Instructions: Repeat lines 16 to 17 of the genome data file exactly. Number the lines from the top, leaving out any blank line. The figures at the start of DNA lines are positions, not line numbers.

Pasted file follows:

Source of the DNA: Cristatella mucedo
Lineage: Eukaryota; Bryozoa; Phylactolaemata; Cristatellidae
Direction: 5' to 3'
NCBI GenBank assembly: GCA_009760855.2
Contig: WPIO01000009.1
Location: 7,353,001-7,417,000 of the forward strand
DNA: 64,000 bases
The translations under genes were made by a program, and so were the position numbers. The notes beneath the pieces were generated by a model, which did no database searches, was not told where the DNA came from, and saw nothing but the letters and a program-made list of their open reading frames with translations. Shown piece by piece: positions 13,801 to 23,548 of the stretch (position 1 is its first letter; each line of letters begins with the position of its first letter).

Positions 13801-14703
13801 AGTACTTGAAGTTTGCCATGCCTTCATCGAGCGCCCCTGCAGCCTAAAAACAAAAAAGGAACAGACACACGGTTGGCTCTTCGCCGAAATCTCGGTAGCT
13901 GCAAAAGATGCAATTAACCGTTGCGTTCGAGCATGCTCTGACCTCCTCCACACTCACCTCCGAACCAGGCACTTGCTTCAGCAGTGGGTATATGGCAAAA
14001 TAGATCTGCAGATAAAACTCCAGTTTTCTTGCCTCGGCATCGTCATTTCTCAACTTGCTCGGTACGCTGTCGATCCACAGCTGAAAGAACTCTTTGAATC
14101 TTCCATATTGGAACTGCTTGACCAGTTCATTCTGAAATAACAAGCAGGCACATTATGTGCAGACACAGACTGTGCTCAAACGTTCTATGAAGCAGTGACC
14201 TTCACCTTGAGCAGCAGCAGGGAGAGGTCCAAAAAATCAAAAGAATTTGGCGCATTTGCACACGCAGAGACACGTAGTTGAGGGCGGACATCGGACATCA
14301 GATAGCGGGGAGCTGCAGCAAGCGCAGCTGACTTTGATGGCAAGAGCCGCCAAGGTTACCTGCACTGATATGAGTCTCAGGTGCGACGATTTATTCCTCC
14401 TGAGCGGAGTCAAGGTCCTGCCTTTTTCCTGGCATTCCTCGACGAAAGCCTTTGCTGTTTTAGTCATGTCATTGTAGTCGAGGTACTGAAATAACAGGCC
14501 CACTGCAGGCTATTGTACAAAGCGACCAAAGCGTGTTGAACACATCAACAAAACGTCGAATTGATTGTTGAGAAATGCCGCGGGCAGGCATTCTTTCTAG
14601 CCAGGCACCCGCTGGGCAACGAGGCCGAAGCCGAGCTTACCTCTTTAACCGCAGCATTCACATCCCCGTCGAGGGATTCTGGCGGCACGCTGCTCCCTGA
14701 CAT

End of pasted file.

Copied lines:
14401 TGAGCGGAGTCAAGGTCCTGCCTTTTTCCTGGCATTCCTCGACGAAAGCCTTTGCTGTTTTAGTCATGTCATTGTAGTCGAGGTACTGAAATAACAGGCC
14501 CACTGCAGGCTATTGTACAAAGCGACCAAAGCGTGTTGAACACATCAACAAAACGTCGAATTGATTGTTGAGAAATGCCGCGGGCAGGCATTCTTTCTAG